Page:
Taking time off
With booking time off we set out to only show relevant information, this meant only showing information which pertained to an employee's specific type of leave request. We structured the time off page to prioritise annual leave and sick leave as these were the most common requests.
We ensured the user could see how much time off they were taking and when, before, during and after booking. We also refined the approval process for the manager so they could see the information they needed to decide, as well as making sure that the system captured the right response, such as requiring a comment when declining a request. We renamed the section for absence to ‘Time off’. Time off was deemed more approachable and representative of all types of leave, avoiding existing confusion with annual leave being the nomenclature.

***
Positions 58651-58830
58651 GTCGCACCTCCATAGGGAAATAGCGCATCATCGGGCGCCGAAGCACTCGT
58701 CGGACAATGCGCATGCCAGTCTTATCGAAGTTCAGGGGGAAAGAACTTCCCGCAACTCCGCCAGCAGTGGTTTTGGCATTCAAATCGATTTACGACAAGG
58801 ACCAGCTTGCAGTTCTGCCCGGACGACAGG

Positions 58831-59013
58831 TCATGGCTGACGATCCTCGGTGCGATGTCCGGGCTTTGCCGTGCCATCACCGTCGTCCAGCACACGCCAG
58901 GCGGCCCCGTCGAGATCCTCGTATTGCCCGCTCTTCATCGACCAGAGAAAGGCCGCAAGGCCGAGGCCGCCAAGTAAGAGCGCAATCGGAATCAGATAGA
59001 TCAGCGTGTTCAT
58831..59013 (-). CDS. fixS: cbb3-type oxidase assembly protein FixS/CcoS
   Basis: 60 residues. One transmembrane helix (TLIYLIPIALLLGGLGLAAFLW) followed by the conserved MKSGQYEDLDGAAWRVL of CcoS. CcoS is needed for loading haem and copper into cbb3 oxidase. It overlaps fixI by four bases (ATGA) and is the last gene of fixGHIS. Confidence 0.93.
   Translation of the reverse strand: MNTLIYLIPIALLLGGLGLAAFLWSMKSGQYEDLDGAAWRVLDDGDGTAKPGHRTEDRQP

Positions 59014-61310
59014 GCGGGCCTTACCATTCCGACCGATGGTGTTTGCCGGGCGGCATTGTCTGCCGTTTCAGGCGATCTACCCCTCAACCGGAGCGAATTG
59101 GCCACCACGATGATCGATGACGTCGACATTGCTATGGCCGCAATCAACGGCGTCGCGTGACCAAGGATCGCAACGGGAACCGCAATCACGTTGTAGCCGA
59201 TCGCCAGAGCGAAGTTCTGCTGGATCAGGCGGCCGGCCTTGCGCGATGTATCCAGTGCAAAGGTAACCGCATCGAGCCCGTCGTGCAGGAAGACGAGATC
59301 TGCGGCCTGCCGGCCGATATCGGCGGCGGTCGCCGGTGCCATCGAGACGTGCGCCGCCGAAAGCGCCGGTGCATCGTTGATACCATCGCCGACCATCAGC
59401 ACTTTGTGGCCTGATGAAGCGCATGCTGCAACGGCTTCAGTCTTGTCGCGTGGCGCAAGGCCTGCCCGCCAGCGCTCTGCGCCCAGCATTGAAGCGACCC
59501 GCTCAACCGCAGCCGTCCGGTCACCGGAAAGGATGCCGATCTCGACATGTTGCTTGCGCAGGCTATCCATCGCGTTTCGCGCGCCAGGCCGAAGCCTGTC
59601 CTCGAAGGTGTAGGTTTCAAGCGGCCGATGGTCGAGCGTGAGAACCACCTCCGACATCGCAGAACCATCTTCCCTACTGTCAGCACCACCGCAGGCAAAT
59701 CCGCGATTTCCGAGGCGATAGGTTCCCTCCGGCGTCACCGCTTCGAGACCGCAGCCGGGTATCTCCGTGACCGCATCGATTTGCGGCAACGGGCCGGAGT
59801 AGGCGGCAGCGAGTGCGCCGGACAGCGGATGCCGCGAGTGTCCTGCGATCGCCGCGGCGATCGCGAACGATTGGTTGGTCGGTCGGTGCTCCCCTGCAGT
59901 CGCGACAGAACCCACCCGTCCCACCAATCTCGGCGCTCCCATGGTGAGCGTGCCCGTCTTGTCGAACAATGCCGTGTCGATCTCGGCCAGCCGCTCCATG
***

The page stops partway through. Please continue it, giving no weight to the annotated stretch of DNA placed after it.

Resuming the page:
Engineering employee excellence
Because of the strength of our documentation and the promotion of reuse our designs are easily consumed by our engineers, who worked alongside us across the whole project. Strong documentation in Figma has made the shift from atomic components to OutSystems easy.
Any limitations from the perspective of design and engineering were regularly discussed as one team spanning Foolproof, UCL and Zensar and were corrected in-flight. Our work in Outsystems followed the same principles of reuse to help scale engineering velocity over time.
We continue to work with UCL on their employee experience and beyond. Currently, this involves adding more tasks and activities to the platform. We’re also working to expand on the component library we defined and to build out the design system in full.
Qualitative research, design, proof of concept, UX writing, engineering, API build.
Two-week agile sprints.